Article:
The truth is that I don’t know which story from my life I should tell about psychological repression. Ever since I began taking an interest in our rights and how to assert them, they started calling me a counterrevolutionary and making life impossible for me. They start to make it like a war for you from within your own family, they use the people around you (neighbors, friends, acquaintances), which leads you to distrust everyone until you become paranoid; you can never know if the people at your side really support you or are being used to incriminate you for something at any time.
I could talk about the ways in which my children have been discriminated against in school because “their parents were counterrevolutionary,” or how my daughter was rejected by a gymnastics school, despite having the skills to do so, because “she could not represent the school as a pioneer.”
I could also tell you that I can barely move around in my own province because many times they follow every step I take. If I travel to another province, they take me off of the bus or, in instances where I reached my destination, they detain me and return me to my province, as was the case in September 2016, when I traveled to Pinar del Rio to meet with colleagues from the group Convivencia, which in the end I was unable to attend.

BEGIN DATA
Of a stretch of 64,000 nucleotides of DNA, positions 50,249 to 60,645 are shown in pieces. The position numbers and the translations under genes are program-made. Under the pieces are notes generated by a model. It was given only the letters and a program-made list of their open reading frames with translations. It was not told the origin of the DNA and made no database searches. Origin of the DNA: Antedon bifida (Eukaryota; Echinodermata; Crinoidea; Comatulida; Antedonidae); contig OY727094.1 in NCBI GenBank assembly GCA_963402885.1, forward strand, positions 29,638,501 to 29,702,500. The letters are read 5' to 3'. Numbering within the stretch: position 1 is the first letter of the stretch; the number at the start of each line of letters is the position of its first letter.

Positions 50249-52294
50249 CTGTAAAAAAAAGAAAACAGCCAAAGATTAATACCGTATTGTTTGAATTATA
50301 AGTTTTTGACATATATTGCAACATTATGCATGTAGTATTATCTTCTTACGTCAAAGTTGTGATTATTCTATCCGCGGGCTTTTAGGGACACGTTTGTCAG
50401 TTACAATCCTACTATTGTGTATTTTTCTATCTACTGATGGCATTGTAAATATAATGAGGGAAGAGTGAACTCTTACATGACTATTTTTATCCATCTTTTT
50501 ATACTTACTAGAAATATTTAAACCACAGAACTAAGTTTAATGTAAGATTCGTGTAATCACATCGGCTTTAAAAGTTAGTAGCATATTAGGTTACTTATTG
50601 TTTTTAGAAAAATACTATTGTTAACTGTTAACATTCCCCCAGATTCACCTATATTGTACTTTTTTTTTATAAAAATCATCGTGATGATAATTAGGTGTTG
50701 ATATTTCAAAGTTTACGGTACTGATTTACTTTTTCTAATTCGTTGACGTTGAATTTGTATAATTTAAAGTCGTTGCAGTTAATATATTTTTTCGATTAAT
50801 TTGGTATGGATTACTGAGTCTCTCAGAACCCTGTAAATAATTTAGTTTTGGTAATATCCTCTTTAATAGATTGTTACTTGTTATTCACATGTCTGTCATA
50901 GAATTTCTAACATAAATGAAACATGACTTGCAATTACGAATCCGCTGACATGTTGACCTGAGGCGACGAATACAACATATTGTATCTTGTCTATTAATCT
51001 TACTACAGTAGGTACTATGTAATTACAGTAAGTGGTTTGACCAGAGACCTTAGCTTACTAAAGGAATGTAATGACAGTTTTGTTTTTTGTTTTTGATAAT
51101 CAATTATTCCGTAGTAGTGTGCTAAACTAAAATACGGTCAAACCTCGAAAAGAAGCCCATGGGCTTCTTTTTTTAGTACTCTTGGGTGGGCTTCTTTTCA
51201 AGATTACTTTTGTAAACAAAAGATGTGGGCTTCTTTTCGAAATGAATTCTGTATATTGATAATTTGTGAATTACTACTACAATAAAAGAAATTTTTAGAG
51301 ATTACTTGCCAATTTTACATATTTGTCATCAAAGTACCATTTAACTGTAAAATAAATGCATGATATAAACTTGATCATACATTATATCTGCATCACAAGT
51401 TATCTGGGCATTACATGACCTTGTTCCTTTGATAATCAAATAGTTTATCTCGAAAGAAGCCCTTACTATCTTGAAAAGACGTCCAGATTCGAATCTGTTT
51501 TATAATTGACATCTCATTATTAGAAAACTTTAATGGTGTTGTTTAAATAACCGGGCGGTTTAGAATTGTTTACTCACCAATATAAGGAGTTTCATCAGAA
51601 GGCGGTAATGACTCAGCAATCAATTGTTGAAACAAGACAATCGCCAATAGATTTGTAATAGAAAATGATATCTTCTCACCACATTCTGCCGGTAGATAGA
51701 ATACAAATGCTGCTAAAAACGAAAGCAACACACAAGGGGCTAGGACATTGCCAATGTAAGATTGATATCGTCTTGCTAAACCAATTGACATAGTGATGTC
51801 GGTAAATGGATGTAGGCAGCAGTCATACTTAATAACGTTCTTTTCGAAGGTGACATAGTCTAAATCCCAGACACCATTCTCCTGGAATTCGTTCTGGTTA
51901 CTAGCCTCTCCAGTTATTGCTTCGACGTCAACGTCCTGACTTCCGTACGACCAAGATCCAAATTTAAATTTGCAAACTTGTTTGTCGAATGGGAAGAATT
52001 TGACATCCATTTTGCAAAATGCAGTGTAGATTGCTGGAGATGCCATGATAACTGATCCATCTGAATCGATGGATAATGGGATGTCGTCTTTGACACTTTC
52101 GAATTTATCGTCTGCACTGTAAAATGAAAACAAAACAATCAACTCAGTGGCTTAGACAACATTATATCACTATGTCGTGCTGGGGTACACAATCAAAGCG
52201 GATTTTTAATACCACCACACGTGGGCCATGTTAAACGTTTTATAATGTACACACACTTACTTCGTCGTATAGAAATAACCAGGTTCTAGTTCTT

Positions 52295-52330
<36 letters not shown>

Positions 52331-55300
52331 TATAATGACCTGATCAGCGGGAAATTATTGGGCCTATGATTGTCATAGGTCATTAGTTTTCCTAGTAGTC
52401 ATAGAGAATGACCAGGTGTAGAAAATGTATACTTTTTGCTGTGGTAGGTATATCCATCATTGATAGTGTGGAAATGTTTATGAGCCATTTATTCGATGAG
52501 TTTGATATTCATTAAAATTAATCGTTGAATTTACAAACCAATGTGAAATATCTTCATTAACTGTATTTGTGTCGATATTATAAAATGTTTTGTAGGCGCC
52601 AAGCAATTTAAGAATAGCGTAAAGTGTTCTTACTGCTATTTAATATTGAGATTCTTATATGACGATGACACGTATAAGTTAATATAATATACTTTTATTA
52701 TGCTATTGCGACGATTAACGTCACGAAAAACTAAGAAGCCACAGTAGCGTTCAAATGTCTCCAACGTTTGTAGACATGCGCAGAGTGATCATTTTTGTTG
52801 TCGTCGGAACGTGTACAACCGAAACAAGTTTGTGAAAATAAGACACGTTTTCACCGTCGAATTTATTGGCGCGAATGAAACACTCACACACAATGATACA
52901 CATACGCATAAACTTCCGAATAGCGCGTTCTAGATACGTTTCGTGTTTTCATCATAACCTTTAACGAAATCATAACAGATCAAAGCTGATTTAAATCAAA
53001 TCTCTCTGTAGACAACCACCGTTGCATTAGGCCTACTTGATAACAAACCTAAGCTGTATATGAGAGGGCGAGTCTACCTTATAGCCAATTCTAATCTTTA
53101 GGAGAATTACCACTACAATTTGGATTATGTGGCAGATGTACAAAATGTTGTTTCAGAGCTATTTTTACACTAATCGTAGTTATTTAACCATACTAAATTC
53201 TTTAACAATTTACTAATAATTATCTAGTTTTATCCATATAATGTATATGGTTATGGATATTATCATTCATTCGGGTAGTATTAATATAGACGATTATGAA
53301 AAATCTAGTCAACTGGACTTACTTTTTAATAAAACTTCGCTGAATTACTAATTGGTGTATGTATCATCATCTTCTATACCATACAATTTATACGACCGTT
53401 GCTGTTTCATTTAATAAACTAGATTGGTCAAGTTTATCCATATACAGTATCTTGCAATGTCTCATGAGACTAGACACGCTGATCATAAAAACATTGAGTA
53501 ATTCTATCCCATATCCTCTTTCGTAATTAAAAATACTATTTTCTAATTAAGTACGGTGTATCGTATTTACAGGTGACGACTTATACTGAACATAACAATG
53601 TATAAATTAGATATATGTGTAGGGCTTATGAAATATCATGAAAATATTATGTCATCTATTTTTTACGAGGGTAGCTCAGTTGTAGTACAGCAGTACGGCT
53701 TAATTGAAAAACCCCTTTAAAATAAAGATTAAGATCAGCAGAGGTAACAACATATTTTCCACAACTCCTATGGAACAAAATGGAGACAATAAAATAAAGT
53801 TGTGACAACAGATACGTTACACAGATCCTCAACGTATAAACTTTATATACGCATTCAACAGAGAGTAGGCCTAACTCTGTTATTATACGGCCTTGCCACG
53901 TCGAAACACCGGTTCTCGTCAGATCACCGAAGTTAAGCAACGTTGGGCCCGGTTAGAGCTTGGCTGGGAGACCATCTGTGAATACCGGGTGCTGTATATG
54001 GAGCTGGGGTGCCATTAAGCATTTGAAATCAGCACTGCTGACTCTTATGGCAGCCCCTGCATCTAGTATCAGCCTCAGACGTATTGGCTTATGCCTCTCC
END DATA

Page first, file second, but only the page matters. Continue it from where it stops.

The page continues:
In conclusion, since 2003, when I started working as an activist within the independent libraries and with my community project Nueva Esperanza, I have lived under constant stress. I suffer from severe chest pains, digestive system disorders, tachycardia, dizziness and headaches, which force me to take various medications, although I try to take them only in moments of crisis.